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ConsumerWatch: Virtual Aging Photos May Offer Incentive To Save

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A person walking with a cane. (AP)

A person walking with a cane. (AP)

STANFORD (CBS 5) — It’s not easy for young people at the start of their careers to imagine themselves ever retiring. But researchers at Stanford say having a clear visual image of how we might look like at retirement age could help us face reality and better plan for it.

Stanford’s Virtual Human Interaction Lab provides students with a realistic look at their future selves – wrinkles, jowls, gray hair and all. Sometimes it’s a shock.

“It’s a very powerful, visceral, emotional experience of having to be a different version of you,” said lab founder Jeremy Bailenson.

Psychology professor Laura Carstensen believes virtual aging can help young people save more for retirement.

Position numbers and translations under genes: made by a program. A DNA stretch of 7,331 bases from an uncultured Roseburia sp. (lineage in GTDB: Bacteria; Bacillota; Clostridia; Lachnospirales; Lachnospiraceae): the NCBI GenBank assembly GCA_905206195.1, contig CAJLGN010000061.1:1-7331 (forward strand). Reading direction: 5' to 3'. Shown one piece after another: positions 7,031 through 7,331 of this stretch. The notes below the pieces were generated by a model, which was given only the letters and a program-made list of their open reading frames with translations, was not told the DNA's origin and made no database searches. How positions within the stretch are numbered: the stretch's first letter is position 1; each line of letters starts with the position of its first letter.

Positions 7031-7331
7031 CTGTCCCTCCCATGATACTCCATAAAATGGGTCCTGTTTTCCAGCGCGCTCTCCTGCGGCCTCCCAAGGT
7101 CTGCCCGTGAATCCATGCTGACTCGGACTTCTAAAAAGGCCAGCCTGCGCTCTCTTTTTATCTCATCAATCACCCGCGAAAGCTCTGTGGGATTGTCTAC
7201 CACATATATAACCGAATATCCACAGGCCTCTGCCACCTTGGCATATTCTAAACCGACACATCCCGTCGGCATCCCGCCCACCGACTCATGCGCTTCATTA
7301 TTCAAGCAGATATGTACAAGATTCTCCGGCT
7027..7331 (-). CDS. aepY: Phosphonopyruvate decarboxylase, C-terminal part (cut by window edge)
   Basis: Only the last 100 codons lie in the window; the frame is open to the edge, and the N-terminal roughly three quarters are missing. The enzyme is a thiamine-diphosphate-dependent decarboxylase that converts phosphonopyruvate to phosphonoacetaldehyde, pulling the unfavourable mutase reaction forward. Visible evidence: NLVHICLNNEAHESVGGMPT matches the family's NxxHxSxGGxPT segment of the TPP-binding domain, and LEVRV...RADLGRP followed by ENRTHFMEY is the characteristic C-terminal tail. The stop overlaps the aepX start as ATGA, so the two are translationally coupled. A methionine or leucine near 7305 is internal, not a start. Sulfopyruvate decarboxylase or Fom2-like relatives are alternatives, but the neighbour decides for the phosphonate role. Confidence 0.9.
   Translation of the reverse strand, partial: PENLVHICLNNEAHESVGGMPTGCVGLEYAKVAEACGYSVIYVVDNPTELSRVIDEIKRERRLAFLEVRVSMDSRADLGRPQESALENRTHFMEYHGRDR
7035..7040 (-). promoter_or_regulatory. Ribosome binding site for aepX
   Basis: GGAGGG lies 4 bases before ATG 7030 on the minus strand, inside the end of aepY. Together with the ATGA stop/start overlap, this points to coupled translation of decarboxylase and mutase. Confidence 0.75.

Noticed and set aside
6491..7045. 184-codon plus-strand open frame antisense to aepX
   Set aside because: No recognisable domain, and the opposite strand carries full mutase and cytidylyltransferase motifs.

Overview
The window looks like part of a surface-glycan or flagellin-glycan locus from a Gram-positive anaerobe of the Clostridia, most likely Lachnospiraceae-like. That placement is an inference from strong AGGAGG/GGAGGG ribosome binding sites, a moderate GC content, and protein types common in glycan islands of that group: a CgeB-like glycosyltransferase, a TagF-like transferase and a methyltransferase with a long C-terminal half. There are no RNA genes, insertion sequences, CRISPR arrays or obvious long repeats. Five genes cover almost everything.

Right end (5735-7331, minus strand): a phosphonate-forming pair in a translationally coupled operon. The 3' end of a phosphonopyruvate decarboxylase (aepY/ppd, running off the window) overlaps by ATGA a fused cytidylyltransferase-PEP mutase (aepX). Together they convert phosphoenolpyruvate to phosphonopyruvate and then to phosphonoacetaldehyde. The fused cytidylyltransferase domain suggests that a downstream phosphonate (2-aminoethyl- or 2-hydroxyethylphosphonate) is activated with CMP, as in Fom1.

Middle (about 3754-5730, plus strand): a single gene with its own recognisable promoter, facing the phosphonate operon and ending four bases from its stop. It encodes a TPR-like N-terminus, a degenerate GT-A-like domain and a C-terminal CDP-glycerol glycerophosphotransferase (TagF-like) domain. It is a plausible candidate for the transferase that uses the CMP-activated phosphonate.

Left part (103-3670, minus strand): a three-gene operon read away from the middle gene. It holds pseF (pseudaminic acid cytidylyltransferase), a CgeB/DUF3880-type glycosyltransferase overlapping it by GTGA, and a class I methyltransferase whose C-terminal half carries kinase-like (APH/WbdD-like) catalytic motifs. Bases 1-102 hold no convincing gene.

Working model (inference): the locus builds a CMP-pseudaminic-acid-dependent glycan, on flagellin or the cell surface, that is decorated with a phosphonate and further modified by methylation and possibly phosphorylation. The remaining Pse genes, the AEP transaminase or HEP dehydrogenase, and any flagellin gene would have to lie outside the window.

“If we could connect to ourselves 30 or 40 years out, then we believe people will behave in a way that will recognize and take care of that future self,” Carstensen told CBS 5 ConsumerWatch.

Carstensen said students who were shown images of themselves as they might look at 65, proved to be better savers for both retirement and a rainy day.

Stanford senior Christopher Rodgers recently got a taste of what he’ll look like at 65. “It looks pretty plausible to me, especially the sunken cheeks,” said Rodgers. “I think it’ll make me consider a little bit more carefully where do I want to live, what do I want to do, how do I want to spend my life.”

(Copyright 2011 by CBS San Francisco. All Rights Reserved. This material may not be published, broadcast, rewritten, or redistributed.)

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